Move Towards Your Goals

Once you establish a baseline, you can begin to move towards your goals. Let’s say you want to lose fat. In that case, the most important thing to keep in mind is calories in versus calories out. To sustain fat loss, you must be in a caloric deficit, so the calories you consume must be less than the calories you burn.

One straightforward way to put yourself into caloric deficit is to decrease your calories or increase your activity level. Simple right? Not so fast! Decreasing calories or increasing cardio too much or too fast can leave you with less flexibility because your body will adapt to these changes and you’ll run into an impediment – a fat loss plateau. You need to approach it less aggressively and create a sustainable pace of weight loss.

Similar challenges come implementing Agile. If you make changes too fast, without building the necessary support or creating sufficient buy-in, you can undermine long-term success. Team members need time to familiarize themselves with new ways of working and adapt them to context. A mindful change management approach that creates room for experimentation and adaptation is necessary for successful Agile adoption. We call this Agile Mixology, and it means finding the best ingredients that work for you.


A Sustainable Pace

Fitness goals benefit from adaptation and experimentation. Small and impactful adjustments to your diet can help. Making small changes, combined with accurate record-keeping, allows you to chart your progress. Monitor for a week or two, make adjustments, and then reflect and reevaluate. Repeat this process until you meet your goals. Remember, one pound of fat is roughly 3500 calories and one half to one pound of weight loss per week is a sustainable pace.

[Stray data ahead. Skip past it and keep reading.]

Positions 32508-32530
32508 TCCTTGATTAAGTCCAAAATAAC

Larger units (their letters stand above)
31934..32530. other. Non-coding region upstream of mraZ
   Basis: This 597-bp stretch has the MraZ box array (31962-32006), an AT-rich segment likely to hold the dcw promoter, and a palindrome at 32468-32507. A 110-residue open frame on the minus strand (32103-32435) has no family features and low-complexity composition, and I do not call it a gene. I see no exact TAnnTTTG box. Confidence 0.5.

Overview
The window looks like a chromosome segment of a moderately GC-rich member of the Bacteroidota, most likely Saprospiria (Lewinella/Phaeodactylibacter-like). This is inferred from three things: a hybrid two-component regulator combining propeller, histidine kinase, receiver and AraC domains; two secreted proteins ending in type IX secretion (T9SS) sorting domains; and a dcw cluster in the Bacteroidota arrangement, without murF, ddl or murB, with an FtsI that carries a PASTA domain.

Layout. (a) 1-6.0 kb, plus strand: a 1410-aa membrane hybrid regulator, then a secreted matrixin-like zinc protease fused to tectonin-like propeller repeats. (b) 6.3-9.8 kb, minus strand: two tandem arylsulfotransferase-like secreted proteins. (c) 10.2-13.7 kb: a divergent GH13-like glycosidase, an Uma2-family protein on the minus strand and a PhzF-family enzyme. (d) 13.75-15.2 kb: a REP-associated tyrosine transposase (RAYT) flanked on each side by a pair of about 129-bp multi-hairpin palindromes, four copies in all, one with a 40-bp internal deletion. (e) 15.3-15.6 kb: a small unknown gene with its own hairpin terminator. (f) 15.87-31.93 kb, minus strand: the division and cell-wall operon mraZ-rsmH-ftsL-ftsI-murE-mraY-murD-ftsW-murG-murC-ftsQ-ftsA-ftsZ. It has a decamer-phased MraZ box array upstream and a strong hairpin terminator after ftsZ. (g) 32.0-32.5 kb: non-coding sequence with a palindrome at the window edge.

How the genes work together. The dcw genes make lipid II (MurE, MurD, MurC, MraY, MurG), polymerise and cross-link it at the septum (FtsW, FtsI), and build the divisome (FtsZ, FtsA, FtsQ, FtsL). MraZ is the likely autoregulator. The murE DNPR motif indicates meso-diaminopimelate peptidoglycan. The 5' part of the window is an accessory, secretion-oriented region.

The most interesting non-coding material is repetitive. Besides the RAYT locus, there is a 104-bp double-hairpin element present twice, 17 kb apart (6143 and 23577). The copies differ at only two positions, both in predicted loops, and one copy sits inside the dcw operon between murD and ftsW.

Sustainable pace is important for Agile success as well. Teams work best when they find a rhythm, a rate that they can maintain and use for future forecasts and planning. Regular retrospectives, or learning cycles, help teams find that sustainable pace. If they measure how much work they take in and how fast they deliver it, Agile teams can quickly find a consistent rate of working. Retrospectives can also help them identify impediments, obstacles that keep them from working more effectively and accelerating. Just as with fitness, the best approach is the one that fits your context.


Continuously Improve

As you near your goals, reflect on your progress. If you’re happy with your results and are feeling good, adjust to maintain your weight. If want to continue, you can do just that. Or, you can transition into lean weight gain. There is no end date because you now have a sustainable lifestyle. Just like an effective Agile adoption, a sustained approach to your fitness goals becomes a new way of working and living. Metrics, regular feedback, and learning cycles combine to tie it all together.

If you want to learn how to find the right mix for you, please reach out and we’ll be happy to explain how we can help you make it successful.